I am often hearing / reading that the main character of your story should be likable or even if flawed should be something about them to get the reader behind them or to "root" for them, or they should learn and be redeemed by the end - whatever happens, the reader should get behind them at some point - at least that's the impression I get.
However, does this really need to be the case? And if so, why? The obvious answer is usually "as long as you have a compelling / interesting / engaging enough story / character then it's OK to have an unlikable character", but this suggests that all other things being equal, your character should be likable. (That you need the rest of the story to be better to compensate for the unlikable character)
In my idea, the protagonist is a bit of a dick - he's selfish, arrogant and grumpy, and tries to find blame in others for everything wrong with his life. He commits one uncharacteristically heroic act at the beginning of the story, where he saves the secondary character's life when it would have been safer for him to just run away, but that's about it - and there isn't a hint of modesty about that, BTW. He doesn't redeem himself at the end, and dies thanks to his own arrogance.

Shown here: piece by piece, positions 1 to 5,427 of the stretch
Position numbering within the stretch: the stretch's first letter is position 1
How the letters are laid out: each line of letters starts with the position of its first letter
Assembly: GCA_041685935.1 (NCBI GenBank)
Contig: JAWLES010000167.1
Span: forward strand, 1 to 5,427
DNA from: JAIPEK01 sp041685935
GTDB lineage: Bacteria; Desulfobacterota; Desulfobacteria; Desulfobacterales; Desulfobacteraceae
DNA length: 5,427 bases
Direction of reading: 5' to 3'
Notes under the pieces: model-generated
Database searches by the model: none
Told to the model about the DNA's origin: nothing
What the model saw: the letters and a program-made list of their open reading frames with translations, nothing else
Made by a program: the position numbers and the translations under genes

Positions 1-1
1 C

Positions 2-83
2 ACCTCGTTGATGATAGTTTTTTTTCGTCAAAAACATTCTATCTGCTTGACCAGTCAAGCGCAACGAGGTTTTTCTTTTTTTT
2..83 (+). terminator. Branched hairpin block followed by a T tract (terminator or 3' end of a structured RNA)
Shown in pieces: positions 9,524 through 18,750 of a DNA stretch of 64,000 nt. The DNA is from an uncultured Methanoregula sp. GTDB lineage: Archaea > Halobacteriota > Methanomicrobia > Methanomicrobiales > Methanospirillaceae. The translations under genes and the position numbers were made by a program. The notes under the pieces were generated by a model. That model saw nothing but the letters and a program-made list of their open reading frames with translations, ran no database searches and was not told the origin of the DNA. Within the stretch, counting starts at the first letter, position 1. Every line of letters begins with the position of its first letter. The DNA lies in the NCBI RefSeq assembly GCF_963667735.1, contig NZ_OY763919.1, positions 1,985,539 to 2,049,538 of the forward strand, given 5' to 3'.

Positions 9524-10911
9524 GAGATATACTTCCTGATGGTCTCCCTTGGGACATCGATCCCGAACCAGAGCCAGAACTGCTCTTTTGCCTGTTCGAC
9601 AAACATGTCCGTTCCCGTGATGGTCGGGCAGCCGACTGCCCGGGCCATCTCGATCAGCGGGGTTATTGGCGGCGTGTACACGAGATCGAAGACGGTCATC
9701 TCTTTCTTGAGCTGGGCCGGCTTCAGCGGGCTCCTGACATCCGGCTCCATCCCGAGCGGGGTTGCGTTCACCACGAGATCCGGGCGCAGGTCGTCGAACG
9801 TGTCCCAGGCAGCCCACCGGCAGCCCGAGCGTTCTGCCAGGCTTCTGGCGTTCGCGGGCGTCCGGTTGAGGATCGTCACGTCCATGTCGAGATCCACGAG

(The secondary character gets a bit of character development and does end up subtlely redeeming herself by the end alright.)
But is this considered bad writing practice, and if so, why?